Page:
Today only a relatively small portion remains of what was once quite a large Roman amphitheatre. Typically elliptical in shape, the amphitheatre measured about 70 metres by about 47 metres when it was complete, and is thought to have had a seating capacity of at least 17,000 people. The arena was built in the 3rd century AD when Bordeaux, then known as Burdigala, was the capital of the Roman province of Aquitaine. Historical sources indicate that it was probably built to mark the visit to Aquitaine by the Emperor Lucius Septimius Bassianus, commonly known as Caracalla.
The ruins are known locally as ‘Le Palais Gallien’ – and there are two suggested reasons for this. One is that the arena was built for Emperor Gallienus, who reigned with his father between 253 and 260, and then on his own between 260 and 268 AD. The architectural style and certain artefcats recovered from recent excavations indicates the arena was built before Gallienus’s reign. There are Medieval sources that seems to suggest that the ruins are the remains of a palace built by Charlemagne for his wife Galiene. There is, however, no doubt whatsoever that these are the remains of a Roman amphitheatre.
Facilities & Visiting Le Palais Gallien:
Where is the Roman Amphitheatre in Bordeaux?
Although only a part of the amphitheatre still stands today, you can get an idea of how big it once was on the Google map below. Looking at the satellite version of the map, you will clearly see the standing remains of the amphitheatre. Also, you can then trace the standing arc to the right and follow the shape of the arc as it is has been preserved in the alignment of the roofs of the buildings that were built up against the amphitheatre, and then those that were built after those portions were destroyed.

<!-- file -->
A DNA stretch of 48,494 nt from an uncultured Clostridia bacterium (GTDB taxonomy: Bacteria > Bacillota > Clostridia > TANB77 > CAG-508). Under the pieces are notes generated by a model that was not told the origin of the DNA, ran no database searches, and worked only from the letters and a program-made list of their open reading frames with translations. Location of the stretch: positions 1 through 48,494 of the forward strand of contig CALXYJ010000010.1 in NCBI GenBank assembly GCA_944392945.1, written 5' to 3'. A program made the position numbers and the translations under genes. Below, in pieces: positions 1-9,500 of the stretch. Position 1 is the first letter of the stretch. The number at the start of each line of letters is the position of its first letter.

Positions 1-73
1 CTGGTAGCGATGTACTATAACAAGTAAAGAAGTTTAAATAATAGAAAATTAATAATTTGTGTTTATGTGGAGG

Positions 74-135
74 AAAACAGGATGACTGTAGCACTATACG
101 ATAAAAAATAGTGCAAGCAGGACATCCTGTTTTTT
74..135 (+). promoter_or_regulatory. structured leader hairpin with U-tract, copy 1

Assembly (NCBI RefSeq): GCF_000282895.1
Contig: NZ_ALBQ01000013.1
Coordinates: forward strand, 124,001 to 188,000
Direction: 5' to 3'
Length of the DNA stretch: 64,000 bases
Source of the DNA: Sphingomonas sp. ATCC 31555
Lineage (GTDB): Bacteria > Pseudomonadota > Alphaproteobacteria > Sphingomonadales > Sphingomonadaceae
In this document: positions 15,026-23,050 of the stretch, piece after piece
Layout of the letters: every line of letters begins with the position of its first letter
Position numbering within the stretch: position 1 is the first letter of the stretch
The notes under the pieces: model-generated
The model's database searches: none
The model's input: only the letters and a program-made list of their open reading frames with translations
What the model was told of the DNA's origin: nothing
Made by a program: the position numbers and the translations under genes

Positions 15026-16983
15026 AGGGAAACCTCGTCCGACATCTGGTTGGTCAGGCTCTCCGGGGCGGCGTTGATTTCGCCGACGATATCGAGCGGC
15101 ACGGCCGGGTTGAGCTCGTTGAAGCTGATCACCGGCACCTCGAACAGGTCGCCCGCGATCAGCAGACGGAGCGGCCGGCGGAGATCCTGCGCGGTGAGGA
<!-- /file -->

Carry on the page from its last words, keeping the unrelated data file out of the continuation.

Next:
Also, drag the yellow icon of the human figure on to the map and place it on the blue lines – particularly the one that ends at the top of Rue du Colisée (next to the orange marker). You will get a good ‘street view’ of the ruins.
[mappress mapid=”175″ width=”100%”]
Rue du Colisée goes straight into the middle of what was the oval arena. The amphitheatre is signposted as ‘Le Palais Gallien’.
- Archaeology Travel article: Archaeology Travel Guide to Roman Amphitheatres
Photograph © Daniel Milner via Wikipedia
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